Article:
Your Reading List

Making it right

There were lots of big numbers floating around last week about how much, or how little, farmers surrounding Lake Manitoba received in compensation following the 2011 flood.

The federal government says Manitoba farmers were paid out more than $500 million through various cost-shared business risk management programs following the 2011 flooding combined with unseeded acres.

The Manitoba government says it paid out a total of $700 million, $120 million of which went to farmers in the area around Lake Manitoba. It contends payments under all programs ranged from $33,000 to $570,000, averaging out to about $300,000 per producer.

While it’s true that an average of those two extremes is around $300,000, it’s disingenuous to suggest that’s what most producers received. Producers say their payments averaged around $65,000.

The numbers game is good for muddying the waters and makes for great politics. But it sheds little light on the real issues at hand, namely, whether affected farmers should be supported until their operations have fully recovered, and whether existing programs are capable of doing the job.

That it would take years to rebuild pasture and hayland capacity after a disaster such as 2011 is a no-brainer. Some lands were still under water as ranchers entered the 2012 production year. Once those waters receded there is the cleanup of debris, fenceline repair or replacement and reseeding of drowned forages to be done.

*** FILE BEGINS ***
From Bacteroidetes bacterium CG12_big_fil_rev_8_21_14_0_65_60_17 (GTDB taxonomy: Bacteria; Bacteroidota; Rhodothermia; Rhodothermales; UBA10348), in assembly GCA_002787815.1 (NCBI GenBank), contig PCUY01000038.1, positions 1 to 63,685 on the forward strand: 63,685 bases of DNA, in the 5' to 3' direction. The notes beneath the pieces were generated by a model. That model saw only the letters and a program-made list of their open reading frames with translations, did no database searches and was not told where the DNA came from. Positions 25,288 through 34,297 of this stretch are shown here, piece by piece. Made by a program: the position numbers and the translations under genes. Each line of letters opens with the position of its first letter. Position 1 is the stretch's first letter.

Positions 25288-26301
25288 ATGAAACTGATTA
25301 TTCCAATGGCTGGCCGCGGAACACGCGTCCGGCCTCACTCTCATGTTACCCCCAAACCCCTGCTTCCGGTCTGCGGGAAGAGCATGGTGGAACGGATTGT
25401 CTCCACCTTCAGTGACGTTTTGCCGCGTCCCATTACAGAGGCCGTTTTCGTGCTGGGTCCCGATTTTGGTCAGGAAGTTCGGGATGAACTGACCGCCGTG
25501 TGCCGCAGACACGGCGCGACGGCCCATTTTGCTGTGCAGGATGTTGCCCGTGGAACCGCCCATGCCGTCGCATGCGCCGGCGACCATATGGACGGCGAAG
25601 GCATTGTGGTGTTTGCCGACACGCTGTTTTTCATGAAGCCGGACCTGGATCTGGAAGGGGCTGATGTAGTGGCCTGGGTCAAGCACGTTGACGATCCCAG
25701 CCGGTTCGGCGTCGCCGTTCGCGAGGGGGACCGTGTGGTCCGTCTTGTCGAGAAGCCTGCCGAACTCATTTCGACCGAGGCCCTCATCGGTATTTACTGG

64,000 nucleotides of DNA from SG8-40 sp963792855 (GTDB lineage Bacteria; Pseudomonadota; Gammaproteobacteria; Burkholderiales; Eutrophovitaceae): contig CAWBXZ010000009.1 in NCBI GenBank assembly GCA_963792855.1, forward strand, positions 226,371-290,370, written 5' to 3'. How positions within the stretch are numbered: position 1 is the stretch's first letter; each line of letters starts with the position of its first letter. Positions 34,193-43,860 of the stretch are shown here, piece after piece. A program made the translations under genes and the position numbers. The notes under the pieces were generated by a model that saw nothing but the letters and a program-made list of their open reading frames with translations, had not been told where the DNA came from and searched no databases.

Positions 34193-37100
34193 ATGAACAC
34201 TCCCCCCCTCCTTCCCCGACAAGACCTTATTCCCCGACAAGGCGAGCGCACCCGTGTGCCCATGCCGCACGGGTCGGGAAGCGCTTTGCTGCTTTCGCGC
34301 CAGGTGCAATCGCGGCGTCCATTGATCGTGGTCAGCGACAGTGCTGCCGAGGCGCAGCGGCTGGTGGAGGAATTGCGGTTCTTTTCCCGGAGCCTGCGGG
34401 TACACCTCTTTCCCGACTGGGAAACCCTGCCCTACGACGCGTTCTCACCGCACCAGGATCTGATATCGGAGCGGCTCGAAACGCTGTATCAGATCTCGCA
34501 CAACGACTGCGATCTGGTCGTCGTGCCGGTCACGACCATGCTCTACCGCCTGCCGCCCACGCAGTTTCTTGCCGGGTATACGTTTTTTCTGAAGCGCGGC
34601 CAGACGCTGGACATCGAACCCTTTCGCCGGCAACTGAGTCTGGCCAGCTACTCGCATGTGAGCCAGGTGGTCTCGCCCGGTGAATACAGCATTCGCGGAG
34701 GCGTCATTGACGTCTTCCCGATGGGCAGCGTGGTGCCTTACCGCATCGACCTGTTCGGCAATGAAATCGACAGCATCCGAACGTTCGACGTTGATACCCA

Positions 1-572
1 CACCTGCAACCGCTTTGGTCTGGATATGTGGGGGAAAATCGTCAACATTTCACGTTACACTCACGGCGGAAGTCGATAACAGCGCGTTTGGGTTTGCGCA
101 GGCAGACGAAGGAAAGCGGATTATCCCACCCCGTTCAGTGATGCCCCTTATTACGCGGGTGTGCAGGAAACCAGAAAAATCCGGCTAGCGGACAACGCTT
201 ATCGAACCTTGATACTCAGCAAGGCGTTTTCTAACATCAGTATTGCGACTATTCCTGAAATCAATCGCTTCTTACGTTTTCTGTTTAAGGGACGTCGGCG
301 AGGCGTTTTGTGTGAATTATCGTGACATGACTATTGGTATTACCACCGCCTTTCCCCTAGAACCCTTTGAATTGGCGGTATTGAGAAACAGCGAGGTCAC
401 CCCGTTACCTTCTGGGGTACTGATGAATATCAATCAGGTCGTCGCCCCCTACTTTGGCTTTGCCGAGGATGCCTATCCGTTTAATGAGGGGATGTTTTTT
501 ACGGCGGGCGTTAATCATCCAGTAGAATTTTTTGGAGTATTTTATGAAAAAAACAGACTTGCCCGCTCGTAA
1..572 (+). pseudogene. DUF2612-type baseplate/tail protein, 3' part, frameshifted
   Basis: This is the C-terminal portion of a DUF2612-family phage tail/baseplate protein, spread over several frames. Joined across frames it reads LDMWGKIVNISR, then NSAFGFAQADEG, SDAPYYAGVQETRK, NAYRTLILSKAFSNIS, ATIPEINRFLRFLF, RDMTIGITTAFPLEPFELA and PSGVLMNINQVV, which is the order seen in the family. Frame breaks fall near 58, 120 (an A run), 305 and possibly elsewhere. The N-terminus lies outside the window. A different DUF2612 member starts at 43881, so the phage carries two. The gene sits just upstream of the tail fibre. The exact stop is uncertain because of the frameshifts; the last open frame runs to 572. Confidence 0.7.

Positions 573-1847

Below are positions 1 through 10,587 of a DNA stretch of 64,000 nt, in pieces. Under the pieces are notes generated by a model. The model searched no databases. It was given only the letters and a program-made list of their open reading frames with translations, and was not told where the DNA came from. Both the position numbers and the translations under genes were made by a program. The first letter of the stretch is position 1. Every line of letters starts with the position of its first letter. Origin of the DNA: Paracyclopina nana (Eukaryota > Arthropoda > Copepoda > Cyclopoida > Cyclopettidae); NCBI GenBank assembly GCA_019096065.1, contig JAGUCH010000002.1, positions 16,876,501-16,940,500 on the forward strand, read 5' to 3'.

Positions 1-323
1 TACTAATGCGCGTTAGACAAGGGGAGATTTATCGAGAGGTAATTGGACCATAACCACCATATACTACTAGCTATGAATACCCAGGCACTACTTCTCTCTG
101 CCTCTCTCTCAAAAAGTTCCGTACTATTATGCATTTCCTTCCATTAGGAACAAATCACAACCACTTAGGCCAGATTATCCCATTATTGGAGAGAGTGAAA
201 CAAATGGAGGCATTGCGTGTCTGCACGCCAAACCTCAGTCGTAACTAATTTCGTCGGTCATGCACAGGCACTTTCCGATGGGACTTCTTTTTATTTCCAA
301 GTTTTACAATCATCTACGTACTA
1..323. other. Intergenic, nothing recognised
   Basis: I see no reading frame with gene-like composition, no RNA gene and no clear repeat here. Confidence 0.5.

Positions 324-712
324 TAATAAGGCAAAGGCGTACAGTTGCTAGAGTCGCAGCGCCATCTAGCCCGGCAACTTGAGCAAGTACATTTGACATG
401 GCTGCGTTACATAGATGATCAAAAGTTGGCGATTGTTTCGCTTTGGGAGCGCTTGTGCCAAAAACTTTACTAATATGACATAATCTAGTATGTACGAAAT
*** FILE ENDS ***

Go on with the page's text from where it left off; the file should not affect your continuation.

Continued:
If those ranchers still had cattle herds, those cattle still had to eat, which means buying in feed to replace the lost production.

It’s been a bit confusing to see farmers complaining about the Manitoba government’s lack of response to their plight, when 60 per cent of program funding for agriculture comes from the federal government.

It is simply unacceptable for a funding partner, in this case the federal government, to fall back on bureaucratic definitions to rationalize its failure to step up.

The spirit, if not the letter, of AgriRecovery as described on the AAFC website is clear:

“The aim of AgriRecovery is to provide affected producers with assistance to help them take action to mitigate the impacts of the disaster and/or resume business operations as quickly as possible following a disaster event.”

So are the caveats: “Events which are cyclical, such as pricing cycles, or part of a long-term trend, such as a change in markets, would not be considered for AgriRecovery.”

The federal government’s refusal to, as it says, pay for the same flood twice, implies that flooding in Manitoba is seen as part of a long-term trend, as opposed to an infrequent disaster.

We’ve pointed out before that in the face of increased climate and weather variability, governments may well run out of capacity to compensate everyone all the time. But in this case, farmers were told by both levels of government they are entitled to compensation. If existing programs can’t do the job, then find one that will.

Comments

explore

Stories from our other publications